Out-of-hours GP was a worker (EAT)

James Williams

The Employment Appeal Tribunal has upheld the decision of the Employment Tribunal to find that a GP registered with CBCH, a company providing out-of-hours services to the NHS, was a worker under section 230(3)(b) of the Employment Rights Act 1996.

The Employment Tribunal had found that the doctor was a worker despite the fact that from October 2015 she was paid through a limited company. The judge noted the main features of the GP’s role, including that she had worked regular shifts for around 12 years, but that there was no mutuality of obligation; she did not need permission to perform work outside CBCH’s activities; she provided her own medical equipment and indemnity insurance; and she was required to work personally for the provider and could not send a substitute of her choice. The NHS contract for out-of-hours service providers required providers to ensure that the doctors discharging the services were competent and properly qualified. CBCH therefore had to audit the services provided by the GPs on its books.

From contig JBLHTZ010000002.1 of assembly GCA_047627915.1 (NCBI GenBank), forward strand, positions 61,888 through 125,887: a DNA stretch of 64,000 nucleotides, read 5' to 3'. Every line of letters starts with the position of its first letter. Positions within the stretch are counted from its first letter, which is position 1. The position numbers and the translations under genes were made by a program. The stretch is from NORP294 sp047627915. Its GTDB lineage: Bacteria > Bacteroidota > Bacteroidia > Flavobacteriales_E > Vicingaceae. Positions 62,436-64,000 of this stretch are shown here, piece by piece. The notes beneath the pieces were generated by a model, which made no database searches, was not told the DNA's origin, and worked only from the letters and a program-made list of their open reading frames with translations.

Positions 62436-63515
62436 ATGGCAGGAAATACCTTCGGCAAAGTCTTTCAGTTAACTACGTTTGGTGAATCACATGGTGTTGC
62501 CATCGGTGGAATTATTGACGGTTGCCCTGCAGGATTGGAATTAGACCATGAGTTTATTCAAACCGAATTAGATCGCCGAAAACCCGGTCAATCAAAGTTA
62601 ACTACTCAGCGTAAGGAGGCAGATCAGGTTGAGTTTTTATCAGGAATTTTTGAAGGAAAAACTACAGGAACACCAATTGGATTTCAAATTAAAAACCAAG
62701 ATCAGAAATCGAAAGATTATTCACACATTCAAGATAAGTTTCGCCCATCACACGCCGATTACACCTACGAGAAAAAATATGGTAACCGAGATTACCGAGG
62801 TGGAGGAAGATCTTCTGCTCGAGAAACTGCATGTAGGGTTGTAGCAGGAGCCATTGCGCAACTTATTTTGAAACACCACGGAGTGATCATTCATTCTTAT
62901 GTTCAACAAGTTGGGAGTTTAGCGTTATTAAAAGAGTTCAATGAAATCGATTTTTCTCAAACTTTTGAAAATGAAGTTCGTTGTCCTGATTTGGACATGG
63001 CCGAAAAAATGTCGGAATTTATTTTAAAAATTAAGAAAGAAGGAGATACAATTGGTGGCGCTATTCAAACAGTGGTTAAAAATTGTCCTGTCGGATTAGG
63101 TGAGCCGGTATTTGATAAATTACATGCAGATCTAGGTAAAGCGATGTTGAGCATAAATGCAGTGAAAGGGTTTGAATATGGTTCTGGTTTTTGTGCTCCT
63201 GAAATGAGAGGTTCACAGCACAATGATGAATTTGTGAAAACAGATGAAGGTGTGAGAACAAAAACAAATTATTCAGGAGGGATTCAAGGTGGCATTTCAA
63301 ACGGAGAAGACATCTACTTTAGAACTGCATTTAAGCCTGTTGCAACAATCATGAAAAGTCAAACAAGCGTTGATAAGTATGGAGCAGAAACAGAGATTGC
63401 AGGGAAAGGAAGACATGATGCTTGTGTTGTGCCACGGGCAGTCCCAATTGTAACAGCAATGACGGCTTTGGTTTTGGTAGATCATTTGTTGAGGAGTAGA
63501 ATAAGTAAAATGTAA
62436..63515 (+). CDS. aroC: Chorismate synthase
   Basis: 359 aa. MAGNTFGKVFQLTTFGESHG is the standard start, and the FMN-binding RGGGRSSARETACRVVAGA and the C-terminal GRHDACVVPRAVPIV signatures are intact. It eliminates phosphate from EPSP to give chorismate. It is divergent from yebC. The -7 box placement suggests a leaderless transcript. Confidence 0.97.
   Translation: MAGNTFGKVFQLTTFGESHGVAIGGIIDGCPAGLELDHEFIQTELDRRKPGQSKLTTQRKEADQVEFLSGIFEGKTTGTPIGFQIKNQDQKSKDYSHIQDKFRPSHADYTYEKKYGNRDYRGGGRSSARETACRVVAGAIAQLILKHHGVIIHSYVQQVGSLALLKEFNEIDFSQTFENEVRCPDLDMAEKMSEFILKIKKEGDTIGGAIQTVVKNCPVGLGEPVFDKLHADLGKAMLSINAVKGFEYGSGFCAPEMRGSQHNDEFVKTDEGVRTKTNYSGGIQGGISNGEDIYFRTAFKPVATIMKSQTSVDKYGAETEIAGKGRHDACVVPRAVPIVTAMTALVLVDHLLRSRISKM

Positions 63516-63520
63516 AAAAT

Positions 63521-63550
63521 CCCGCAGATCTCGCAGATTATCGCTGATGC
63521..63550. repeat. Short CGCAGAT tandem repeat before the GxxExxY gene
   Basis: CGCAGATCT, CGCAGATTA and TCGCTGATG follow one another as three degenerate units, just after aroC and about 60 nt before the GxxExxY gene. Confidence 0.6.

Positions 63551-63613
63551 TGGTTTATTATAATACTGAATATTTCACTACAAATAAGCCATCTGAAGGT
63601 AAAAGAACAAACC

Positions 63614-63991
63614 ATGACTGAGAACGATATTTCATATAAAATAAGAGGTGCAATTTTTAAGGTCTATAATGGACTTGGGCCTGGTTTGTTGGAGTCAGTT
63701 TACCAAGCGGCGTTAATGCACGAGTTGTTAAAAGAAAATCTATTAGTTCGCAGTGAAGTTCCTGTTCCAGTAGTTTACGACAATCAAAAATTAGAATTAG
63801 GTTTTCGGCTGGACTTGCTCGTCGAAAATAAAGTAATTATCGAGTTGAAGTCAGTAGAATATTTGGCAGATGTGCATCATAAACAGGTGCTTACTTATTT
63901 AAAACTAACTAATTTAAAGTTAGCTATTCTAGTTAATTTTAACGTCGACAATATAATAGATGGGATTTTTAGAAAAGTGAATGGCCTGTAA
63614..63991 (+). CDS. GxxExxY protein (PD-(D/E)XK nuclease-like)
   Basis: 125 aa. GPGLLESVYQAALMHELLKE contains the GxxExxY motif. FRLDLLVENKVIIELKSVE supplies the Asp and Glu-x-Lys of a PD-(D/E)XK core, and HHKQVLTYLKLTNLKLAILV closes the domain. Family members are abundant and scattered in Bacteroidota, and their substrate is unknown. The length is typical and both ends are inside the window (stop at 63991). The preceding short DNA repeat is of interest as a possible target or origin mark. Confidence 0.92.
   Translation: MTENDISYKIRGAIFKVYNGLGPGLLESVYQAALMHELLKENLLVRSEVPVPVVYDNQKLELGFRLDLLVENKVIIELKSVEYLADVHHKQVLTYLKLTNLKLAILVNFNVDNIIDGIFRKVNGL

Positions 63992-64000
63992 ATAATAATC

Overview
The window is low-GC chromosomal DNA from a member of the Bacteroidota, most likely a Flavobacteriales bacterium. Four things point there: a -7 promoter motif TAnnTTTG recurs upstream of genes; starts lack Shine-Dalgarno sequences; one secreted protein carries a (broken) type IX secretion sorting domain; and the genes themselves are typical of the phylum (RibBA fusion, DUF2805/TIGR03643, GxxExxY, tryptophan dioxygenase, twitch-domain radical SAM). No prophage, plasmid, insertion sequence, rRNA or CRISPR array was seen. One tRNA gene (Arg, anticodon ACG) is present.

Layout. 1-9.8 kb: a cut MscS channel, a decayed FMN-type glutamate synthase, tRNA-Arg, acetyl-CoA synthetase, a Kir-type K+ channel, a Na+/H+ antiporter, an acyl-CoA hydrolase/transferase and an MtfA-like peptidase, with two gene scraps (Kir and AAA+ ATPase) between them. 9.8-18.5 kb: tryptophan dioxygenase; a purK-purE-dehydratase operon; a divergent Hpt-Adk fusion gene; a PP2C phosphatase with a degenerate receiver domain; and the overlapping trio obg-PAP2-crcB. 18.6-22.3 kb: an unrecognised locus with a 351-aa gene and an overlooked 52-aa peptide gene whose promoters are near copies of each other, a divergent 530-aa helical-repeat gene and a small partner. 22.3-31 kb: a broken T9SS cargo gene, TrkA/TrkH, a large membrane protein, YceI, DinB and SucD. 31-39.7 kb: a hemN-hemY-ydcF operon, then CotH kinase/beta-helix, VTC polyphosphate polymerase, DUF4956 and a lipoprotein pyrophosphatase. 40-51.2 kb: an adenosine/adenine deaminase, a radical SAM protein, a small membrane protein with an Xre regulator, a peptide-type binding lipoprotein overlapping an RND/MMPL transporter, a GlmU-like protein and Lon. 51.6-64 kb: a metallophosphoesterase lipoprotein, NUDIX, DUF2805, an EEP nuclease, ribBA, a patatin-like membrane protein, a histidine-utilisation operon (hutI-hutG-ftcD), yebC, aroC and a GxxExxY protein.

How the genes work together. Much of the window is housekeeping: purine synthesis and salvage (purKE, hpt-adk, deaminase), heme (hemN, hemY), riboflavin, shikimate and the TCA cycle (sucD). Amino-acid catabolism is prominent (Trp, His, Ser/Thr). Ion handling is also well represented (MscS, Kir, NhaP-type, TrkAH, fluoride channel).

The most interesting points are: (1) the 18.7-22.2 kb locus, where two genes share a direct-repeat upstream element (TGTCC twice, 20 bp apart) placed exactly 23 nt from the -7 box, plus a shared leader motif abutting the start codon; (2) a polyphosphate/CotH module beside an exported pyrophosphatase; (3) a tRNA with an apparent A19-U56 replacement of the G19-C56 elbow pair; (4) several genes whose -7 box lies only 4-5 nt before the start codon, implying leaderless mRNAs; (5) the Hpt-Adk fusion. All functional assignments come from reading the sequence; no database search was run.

The EAT upheld the judge’s finding, distinguishing another EAT decision, Suhail v Herts Urgent Care UKEAT0416/11. The critical difference was that Dr Suhail had been found to be positively marketing his services to whichever provider of medical services might wish to provide him with work. By contrast, Dr Narayan worked regular shifts for one provider over many years.

Case: Community Based Care Health Ltd v Narayan UKEAT/0162/18 (2 September 2019)

James Williams – Solicitor

James Williams

I am a qualified Employment Law and HR Solicitor. I specialise in acting for schools and advise on all aspects of employment law and HR including attending employee meetings, advising senior leaders, conducting redundancy consultations, drafting contracts of employment, advising on policies and procedures and negotiating settlement agreements.